Perfect Characters

Recently, I’ve realized that some of my favorite characters are ones who are far from perfect, and some of my favorite books have the most flawed characters. Don’t get me wrong, I love a book with a kick-butt female who loves to wear leather that hugs her perfect body, but there is also something appealing about a very different kind of character.

One book I read had a female lead who settled in life, held back her feelings, and feared even the smallest changes. As the book progresses, she changes and grows as a character. It isn’t necessarily that she wants to change, or that at the end of the book she is a completely different person, but the plot forces her into situations where she has a chance to be something greater than she was. And as much as she doubts herself, she rises to those challenges. This character appealed to me on so many levels. There is something amazing about watching an ordinarily-seeming person in a fantastical world.

One of my current books has a character whose father makes a bad choice that ultimately impacts her in a very negative way. As the book progresses, we see she is angry and confused by her father’s decision, but ultimately still loves him. Someone asked me why she still valued his opinion when he’d treated her so badly. I wanted to say, “haven’t you ever cared about someone’s opinion when you really shouldn’t?”

To me, it was easier to have a character who just writes off her father, someone who sees the world in black and white. But that isn’t how real life is. There are so many shades of gray, so many complications, and facets to every relationship. I wanted this character’s relationship to reflect real life, because to me, my characters feel real. (Just a side note: The feedback I received can also tell me something from a writing standpoint. If that didn’t come across, then I knew I needed to develop the relationship more. This is why feedback is so important. I may feel justified in how my character feels, but my readers should feel this way too.)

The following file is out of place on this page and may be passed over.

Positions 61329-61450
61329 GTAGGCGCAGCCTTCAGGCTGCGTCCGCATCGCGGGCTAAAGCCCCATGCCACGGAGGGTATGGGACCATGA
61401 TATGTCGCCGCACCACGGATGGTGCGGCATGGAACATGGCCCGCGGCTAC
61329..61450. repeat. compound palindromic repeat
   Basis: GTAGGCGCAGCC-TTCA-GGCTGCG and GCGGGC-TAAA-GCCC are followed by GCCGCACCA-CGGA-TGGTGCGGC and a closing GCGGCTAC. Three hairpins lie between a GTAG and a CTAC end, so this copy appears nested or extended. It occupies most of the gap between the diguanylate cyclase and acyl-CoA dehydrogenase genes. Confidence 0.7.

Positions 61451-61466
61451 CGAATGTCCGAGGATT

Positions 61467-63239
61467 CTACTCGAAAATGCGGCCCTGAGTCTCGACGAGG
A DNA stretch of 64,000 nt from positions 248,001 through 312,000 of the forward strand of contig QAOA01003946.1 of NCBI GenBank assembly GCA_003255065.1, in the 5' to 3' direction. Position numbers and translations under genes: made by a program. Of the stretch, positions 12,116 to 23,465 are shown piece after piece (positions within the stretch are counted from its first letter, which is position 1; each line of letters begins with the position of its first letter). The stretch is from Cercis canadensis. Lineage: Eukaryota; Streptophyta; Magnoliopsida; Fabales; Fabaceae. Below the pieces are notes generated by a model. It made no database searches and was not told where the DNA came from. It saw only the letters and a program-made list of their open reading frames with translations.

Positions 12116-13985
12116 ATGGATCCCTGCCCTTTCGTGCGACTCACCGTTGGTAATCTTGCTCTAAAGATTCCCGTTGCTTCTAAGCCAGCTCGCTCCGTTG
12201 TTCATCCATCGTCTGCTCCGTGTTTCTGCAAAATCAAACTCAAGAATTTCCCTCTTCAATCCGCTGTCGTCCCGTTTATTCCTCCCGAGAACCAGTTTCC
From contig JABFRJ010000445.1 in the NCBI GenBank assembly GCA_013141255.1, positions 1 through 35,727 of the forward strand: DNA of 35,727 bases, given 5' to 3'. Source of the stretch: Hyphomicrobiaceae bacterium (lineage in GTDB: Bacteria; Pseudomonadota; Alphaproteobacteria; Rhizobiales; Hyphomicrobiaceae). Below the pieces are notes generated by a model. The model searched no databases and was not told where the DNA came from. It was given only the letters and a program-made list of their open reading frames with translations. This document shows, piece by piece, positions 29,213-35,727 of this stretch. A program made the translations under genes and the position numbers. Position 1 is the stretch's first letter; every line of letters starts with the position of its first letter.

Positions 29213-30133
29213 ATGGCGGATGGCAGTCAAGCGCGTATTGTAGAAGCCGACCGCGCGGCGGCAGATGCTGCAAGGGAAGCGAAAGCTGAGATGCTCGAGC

So even though I love to write my prefect characters, the ones with great bodies, all the confidence in the world, and some major “flaw” like too much pride, I also like to create characters that are as complicated as real people. What are some of your favorite imperfect characters?


About lisamorrowbooks

Lisa Morrow is a life-long reader who treasures fantasy in all forms. Being a middle child in a large family gave her a unique perspective on the world, but few experiences compare to her time spent studying abroad in Cambridge, England and wandering throughout Europe. After her travels, Lisa settled down in Arizona to teach junior high English, and later, to spend time with her young children, husband, and cats. To some people, her life may seem quiet. But to her, every day is spent in a world colored by the imagination of children, and fantastical worlds created by her very own mind.
This entry was posted in #OnWriting, Authors, Characters, Dreamer Dwarf, Writing and tagged , , , , . Bookmark the permalink.

1 Response to Perfect Characters

  1. Jami Gray says:

    My favs are the ones who have to fight themselves or their flaws (especially the ones they don’t want to acknowledge) to make it to the end of the book. I think one of the biggest obstacles to getting what you want out of any given situation is ourselves.

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